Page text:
25—Feast of the Nativity (Orthodox Christian)

26—Kwanzaa

26—Zarathosht Diso (Death of Zarathustra) (Zoroastrian)

26—St. Stephen’s Day (Christian)

28—Holy Innocents (Christian)

30—Feast of the Holy Family (Christian)

31—New Year’s Eve (Secular)

31—Watch Night (Christian)

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NOTE TO READERS

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Categories: AnniversaryBaha'iBuddhistChristianFaiths of East AsiaFaiths of IndiaInterfaithInternational ObservancesJewishMormonMuslimNational ObservancesRastafari

Pioneer Day: Utahns join Church of Jesus Christ of Latter-day Saints in celebration

PIONEER DAY is a longstanding tradition. This photo was taken about 1912 of a Pioneer Day re-enactment of the 1847 arrival by wagon train. Later, someone typed a caption on the front of the card. The image now is part of the Library of Congress archives, available for public use.

PIONEER DAY is a longstanding tradition. This photo was taken about 1912 of a Pioneer Day re-enactment of the 1847 arrival by wagon train. Later, someone typed a caption on the front of the card. The image now is part of the Library of Congress archives, available for public use.

WEDNESDAY, JULY 24: Don your bonnet and lace up your boots—it’s Pioneer Day in Utah, and a celebration for Mormons nationwide. On this date in 1847, Mormon pioneers settled into the Salt Lake Valley to escape religious persecution. After being forced from their home in Nauvoo, Illinois, the pilgrims embarked on a thousand-mile journey to form a new settlement. Portions of the Mormon Trail are reenacted each year in Utah, and an elaborate Days of ’47 festival envelops the entire city of Salt Lake each July. (Check out photos here.) If you’re traveling through Utah at this time of year, you’re in for a treat!

In the final months before their journey West, members of the Church of Jesus Christ of Latter-day Saints could feel the growing tension. They were no longer welcome in Nauvoo, Illinois, and when their founder—prophet Joseph Smith—was murdered on June 27, 1844, something had to be done. The Mormons left their settlement in Nauvoo for a new homeland, and after a treacherous journey, the surviving pilgrims crossed into Salt Lake City on July 24. (Find resources, historical photographs and more with links from the state of Utah.) The first statewide Pioneer Day celebration was held a decade later, in 1857, and July 24 remains a state holiday in Utah to this day.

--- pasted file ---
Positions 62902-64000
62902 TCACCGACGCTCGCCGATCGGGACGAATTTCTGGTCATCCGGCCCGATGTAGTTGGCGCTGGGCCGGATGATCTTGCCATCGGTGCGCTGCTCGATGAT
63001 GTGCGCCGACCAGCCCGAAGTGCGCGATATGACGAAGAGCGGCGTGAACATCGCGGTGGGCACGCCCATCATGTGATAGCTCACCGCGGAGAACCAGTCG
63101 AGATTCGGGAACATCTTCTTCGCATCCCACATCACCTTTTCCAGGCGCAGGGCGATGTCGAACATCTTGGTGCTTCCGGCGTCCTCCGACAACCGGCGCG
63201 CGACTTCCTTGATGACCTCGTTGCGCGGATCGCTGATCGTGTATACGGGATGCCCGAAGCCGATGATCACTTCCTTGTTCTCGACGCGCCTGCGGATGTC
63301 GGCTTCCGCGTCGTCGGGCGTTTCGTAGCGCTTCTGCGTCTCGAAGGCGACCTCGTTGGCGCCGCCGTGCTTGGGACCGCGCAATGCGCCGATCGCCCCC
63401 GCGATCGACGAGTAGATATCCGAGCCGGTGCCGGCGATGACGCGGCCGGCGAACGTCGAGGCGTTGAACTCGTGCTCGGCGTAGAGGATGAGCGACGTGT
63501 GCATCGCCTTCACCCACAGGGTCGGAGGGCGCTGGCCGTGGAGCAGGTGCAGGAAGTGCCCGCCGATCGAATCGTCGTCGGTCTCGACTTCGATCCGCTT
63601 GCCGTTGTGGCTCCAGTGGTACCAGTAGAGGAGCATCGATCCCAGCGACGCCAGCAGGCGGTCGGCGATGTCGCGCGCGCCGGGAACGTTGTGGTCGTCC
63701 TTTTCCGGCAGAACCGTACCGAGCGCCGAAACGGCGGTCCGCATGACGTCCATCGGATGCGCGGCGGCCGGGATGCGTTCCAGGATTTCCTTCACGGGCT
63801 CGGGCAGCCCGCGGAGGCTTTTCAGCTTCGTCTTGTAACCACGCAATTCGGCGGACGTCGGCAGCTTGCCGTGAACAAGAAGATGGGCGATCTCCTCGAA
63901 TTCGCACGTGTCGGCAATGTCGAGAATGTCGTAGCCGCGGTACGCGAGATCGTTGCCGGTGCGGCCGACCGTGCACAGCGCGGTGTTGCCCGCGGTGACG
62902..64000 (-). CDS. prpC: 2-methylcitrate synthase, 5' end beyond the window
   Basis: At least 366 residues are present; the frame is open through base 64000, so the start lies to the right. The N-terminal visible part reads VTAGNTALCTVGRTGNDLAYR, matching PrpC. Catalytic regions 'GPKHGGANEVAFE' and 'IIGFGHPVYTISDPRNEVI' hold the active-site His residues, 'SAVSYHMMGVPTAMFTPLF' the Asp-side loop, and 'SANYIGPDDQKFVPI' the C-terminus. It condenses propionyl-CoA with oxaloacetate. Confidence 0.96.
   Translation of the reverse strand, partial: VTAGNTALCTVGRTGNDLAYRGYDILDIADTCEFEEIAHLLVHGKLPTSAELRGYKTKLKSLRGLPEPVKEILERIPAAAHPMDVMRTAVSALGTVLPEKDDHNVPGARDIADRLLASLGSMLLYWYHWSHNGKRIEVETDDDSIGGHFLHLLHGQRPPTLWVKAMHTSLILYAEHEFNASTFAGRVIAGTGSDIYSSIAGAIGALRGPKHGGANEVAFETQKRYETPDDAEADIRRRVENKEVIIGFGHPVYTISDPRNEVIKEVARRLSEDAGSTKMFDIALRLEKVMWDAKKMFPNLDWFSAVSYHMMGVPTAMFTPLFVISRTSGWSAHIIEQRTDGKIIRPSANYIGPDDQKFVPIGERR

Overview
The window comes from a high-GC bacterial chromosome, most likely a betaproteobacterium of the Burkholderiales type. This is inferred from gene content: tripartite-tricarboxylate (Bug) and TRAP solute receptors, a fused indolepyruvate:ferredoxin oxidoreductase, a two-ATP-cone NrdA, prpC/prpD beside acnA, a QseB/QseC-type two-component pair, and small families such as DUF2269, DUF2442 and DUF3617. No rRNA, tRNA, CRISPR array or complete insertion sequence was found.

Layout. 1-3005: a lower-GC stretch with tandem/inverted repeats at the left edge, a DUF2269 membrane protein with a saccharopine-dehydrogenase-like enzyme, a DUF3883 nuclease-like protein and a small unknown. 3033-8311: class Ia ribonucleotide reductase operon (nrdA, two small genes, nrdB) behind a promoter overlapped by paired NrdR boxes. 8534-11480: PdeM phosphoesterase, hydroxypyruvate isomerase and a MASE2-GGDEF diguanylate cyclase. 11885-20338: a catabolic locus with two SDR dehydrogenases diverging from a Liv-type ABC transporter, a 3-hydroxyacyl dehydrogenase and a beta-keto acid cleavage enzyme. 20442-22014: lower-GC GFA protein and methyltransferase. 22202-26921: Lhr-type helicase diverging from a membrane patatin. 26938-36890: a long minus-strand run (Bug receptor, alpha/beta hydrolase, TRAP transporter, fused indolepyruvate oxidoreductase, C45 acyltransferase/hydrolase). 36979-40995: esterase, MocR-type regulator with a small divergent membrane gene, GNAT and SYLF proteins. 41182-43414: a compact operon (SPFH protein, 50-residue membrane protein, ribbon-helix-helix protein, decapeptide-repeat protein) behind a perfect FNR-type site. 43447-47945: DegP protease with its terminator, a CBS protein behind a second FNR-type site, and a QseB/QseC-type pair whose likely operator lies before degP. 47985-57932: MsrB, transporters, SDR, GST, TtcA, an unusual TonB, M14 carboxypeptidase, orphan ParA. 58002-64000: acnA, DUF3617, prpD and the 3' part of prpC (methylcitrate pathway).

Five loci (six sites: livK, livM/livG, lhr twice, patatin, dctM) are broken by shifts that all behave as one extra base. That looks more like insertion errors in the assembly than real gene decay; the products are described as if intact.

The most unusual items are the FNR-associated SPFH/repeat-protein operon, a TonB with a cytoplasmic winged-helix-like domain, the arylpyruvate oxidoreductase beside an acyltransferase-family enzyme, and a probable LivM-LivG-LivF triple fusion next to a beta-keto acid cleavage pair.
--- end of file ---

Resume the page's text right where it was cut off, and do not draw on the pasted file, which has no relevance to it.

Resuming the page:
A PIONEER ERA CELEBRATION:
FROM MORMONS TO AN INTERTRIBAL POWWOW

Old man with white beard in pink shirt with suspenders and white cowboy hat

Many participants reenact a portion of the Mormon trail each year near July 24, trekking several miles to make the grand entrance into Salt Lake City by handcart. Photo courtesy of Flickr.

For Utahns, the Days of ’47 festival commemorates the entire region’s culture and history—not just those of the Mormon pioneers. (The pioneer era is considered to have ended in 1869 with the arrival of the transcontinental railroad.) Significant settlers in Utah’s pioneer history are celebrated, an Intertribal Powwow lights up Liberty Park in Salt Lake City and parades, fireworks and rodeos fill the streets and grounds of Salt Lake in the days surrounding July 24.

THE DAYS OF ’47

The height of Mormon activities is the grand performance of the Mormon Tabernacle Choir, which this year was held last Saturday and whose venue allowed 21,000 attendees to hear featured hip-hop violinist Lindsey Stirling and pop-opera tenor Nathan Pacheco, along with the famed choir. (The Salt Lake Tribune had the story.) Organizers say they “consciously chose these two artists to appeal to a younger generation, and younger people responded eagerly. Our ticket supply disappeared before our eyes.”

Today, families that camped out along the parade route last night can awaken to the parade events. (The Deseret News reports.) The Days of ’47 Youth Parade—the largest youth parade in the country—kicked off the Days of ’47 festivities on July 20, with more than 5,000 participants: marching bands, clowns, Boy Scouts of America and wards and stakes from the Church of Jesus Christ of Latter-day Saints.

Ready for some pioneer fun at home? Try out these creative pioneer crafts for kids, courtesy of the Crafty Crow.

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(Originally published at www.ReadTheSpirit.com, an online magazine covering spirituality, religion, interfaith and cross-cultural issues.)

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Categories: Mormon